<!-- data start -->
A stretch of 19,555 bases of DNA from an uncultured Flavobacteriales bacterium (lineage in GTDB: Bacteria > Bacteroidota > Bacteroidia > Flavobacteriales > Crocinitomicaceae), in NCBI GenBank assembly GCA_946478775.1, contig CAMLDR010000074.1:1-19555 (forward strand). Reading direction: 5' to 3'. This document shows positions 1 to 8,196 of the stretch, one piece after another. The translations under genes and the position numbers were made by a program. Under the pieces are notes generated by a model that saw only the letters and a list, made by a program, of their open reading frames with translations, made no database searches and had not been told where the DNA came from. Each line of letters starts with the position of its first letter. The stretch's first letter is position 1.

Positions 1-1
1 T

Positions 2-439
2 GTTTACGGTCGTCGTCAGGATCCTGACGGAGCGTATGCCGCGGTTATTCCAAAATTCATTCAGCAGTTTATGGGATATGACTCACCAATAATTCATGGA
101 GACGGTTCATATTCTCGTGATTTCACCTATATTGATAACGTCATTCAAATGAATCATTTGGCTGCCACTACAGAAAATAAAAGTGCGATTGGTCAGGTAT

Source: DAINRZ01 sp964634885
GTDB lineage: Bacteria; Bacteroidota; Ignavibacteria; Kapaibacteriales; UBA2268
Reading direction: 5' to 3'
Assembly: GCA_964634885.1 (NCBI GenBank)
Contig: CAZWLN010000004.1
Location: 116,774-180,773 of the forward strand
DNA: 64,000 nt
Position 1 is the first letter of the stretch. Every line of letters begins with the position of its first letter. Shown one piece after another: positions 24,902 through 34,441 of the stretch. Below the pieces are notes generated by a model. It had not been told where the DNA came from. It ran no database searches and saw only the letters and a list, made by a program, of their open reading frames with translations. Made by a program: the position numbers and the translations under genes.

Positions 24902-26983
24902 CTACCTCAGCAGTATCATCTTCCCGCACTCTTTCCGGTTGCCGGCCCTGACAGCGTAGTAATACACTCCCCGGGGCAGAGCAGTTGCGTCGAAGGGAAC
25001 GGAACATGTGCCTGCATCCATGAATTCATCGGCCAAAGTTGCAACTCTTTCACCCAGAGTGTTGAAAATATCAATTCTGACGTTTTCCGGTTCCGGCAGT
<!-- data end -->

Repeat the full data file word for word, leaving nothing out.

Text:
A stretch of 19,555 bases of DNA from an uncultured Flavobacteriales bacterium (lineage in GTDB: Bacteria > Bacteroidota > Bacteroidia > Flavobacteriales > Crocinitomicaceae), in NCBI GenBank assembly GCA_946478775.1, contig CAMLDR010000074.1:1-19555 (forward strand). Reading direction: 5' to 3'. This document shows positions 1 to 8,196 of the stretch, one piece after another. The translations under genes and the position numbers were made by a program. Under the pieces are notes generated by a model that saw only the letters and a list, made by a program, of their open reading frames with translations, made no database searches and had not been told where the DNA came from. Each line of letters starts with the position of its first letter. The stretch's first letter is position 1.

Positions 1-1
1 T

Positions 2-439
2 GTTTACGGTCGTCGTCAGGATCCTGACGGAGCGTATGCCGCGGTTATTCCAAAATTCATTCAGCAGTTTATGGGATATGACTCACCAATAATTCATGGA
101 GACGGTTCATATTCTCGTGATTTCACCTATATTGATAACGTCATTCAAATGAATCATTTGGCTGCCACTACAGAAAATAAAAGTGCGATTGGTCAGGTAT

Source: DAINRZ01 sp964634885
GTDB lineage: Bacteria; Bacteroidota; Ignavibacteria; Kapaibacteriales; UBA2268
Reading direction: 5' to 3'
Assembly: GCA_964634885.1 (NCBI GenBank)
Contig: CAZWLN010000004.1
Location: 116,774-180,773 of the forward strand
DNA: 64,000 nt
Position 1 is the first letter of the stretch. Every line of letters begins with the position of its first letter. Shown one piece after another: positions 24,902 through 34,441 of the stretch. Below the pieces are notes generated by a model. It had not been told where the DNA came from. It ran no database searches and saw only the letters and a list, made by a program, of their open reading frames with translations. Made by a program: the position numbers and the translations under genes.

Positions 24902-26983
24902 CTACCTCAGCAGTATCATCTTCCCGCACTCTTTCCGGTTGCCGGCCCTGACAGCGTAGTAATACACTCCCCGGGGCAGAGCAGTTGCGTCGAAGGGAAC
25001 GGAACATGTGCCTGCATCCATGAATTCATCGGCCAAAGTTGCAACTCTTTCACCCAGAGTGTTGAAAATATCAATTCTGACGTTTTCCGGTTCCGGCAGT